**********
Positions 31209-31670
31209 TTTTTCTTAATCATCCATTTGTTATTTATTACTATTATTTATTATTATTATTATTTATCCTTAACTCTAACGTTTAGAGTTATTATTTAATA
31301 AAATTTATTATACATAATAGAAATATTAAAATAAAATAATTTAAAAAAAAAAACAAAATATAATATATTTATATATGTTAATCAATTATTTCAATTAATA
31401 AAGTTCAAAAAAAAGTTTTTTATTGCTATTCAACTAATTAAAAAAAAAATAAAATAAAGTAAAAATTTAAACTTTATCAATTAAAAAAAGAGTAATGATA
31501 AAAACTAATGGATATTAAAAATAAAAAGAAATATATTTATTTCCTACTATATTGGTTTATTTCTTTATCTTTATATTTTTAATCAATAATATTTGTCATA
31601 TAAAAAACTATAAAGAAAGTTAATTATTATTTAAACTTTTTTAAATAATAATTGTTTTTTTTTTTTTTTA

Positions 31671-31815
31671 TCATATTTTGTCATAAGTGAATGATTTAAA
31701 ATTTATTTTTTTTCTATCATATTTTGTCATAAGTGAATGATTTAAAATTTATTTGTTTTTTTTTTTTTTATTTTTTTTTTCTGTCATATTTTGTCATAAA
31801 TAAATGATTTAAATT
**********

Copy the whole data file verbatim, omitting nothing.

Positions 31209-31670
31209 TTTTTCTTAATCATCCATTTGTTATTTATTACTATTATTTATTATTATTATTATTTATCCTTAACTCTAACGTTTAGAGTTATTATTTAATA
31301 AAATTTATTATACATAATAGAAATATTAAAATAAAATAATTTAAAAAAAAAAACAAAATATAATATATTTATATATGTTAATCAATTATTTCAATTAATA
31401 AAGTTCAAAAAAAAGTTTTTTATTGCTATTCAACTAATTAAAAAAAAAATAAAATAAAGTAAAAATTTAAACTTTATCAATTAAAAAAAGAGTAATGATA
31501 AAAACTAATGGATATTAAAAATAAAAAGAAATATATTTATTTCCTACTATATTGGTTTATTTCTTTATCTTTATATTTTTAATCAATAATATTTGTCATA
31601 TAAAAAACTATAAAGAAAGTTAATTATTATTTAAACTTTTTTAAATAATAATTGTTTTTTTTTTTTTTTA

Positions 31671-31815
31671 TCATATTTTGTCATAAGTGAATGATTTAAA
31701 ATTTATTTTTTTTCTATCATATTTTGTCATAAGTGAATGATTTAAAATTTATTTGTTTTTTTTTTTTTTATTTTTTTTTTCTGTCATATTTTGTCATAAA
31801 TAAATGATTTAAATT